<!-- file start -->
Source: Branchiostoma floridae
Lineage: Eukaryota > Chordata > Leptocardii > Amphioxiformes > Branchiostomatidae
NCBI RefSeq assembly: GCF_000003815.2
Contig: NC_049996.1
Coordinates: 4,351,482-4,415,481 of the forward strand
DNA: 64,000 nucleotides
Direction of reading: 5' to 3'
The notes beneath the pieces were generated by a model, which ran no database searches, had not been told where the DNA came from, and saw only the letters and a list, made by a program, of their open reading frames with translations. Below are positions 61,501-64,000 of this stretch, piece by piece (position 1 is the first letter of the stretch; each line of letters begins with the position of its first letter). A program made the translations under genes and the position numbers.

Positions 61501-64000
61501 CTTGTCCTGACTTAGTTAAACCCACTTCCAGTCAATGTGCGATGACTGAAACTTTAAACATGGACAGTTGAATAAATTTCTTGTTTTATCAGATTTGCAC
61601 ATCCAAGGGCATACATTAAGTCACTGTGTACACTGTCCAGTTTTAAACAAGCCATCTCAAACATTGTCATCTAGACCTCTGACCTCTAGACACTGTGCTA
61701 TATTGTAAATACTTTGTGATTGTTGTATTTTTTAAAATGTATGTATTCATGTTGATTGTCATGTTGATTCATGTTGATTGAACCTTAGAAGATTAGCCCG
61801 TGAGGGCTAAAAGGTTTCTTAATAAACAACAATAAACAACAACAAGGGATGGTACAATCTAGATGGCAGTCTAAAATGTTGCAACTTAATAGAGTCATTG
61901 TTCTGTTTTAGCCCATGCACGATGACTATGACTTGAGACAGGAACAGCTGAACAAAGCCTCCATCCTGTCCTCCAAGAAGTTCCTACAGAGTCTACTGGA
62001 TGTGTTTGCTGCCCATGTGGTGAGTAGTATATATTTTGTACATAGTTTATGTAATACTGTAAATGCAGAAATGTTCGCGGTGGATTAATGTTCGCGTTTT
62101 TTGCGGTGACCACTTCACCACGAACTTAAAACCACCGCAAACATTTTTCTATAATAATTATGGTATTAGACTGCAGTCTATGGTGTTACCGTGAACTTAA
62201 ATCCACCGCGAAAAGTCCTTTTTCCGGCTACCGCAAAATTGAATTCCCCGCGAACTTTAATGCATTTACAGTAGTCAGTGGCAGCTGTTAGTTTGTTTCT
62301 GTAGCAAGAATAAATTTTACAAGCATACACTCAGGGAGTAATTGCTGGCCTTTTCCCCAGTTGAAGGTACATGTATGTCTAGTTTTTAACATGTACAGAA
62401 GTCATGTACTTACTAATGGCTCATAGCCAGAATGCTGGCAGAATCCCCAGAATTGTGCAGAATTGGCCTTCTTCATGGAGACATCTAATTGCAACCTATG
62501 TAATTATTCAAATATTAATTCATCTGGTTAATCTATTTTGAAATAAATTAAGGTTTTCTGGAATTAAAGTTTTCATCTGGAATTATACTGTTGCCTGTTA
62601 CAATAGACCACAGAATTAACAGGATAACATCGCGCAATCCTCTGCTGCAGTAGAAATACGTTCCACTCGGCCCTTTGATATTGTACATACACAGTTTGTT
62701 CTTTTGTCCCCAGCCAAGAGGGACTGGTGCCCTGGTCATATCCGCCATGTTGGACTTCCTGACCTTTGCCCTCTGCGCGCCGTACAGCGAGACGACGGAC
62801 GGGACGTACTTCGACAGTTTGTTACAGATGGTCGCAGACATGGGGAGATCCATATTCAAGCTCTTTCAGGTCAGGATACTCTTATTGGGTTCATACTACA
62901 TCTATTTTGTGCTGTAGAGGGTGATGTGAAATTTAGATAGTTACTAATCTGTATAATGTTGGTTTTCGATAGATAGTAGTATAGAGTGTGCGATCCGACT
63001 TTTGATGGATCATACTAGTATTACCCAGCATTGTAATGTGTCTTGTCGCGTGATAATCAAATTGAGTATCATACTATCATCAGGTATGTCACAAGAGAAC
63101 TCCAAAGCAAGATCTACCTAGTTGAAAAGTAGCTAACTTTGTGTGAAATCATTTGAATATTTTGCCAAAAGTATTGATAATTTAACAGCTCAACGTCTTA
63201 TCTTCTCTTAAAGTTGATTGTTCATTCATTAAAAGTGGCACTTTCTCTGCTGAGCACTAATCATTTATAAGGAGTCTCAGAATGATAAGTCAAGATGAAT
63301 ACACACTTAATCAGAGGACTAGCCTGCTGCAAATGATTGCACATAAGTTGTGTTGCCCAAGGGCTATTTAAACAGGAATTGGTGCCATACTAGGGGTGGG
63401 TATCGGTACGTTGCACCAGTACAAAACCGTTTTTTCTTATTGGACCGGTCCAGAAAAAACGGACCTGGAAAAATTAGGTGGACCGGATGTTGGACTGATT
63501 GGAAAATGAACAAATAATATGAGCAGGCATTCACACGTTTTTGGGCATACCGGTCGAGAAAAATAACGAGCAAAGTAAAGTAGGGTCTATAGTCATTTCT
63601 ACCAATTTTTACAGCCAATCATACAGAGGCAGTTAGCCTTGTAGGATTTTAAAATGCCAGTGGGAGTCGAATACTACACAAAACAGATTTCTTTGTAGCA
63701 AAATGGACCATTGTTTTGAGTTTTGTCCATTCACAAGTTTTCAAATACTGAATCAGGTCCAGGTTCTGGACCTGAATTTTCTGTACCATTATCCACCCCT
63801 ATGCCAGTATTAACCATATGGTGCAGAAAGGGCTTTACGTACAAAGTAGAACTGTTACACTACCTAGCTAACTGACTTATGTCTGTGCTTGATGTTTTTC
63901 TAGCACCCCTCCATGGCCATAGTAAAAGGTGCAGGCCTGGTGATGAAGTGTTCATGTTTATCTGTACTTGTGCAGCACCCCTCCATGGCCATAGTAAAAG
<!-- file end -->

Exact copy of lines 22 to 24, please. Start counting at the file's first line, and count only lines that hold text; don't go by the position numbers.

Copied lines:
62701 CTTTTGTCCCCAGCCAAGAGGGACTGGTGCCCTGGTCATATCCGCCATGTTGGACTTCCTGACCTTTGCCCTCTGCGCGCCGTACAGCGAGACGACGGAC
62801 GGGACGTACTTCGACAGTTTGTTACAGATGGTCGCAGACATGGGGAGATCCATATTCAAGCTCTTTCAGGTCAGGATACTCTTATTGGGTTCATACTACA
62901 TCTATTTTGTGCTGTAGAGGGTGATGTGAAATTTAGATAGTTACTAATCTGTATAATGTTGGTTTTCGATAGATAGTAGTATAGAGTGTGCGATCCGACT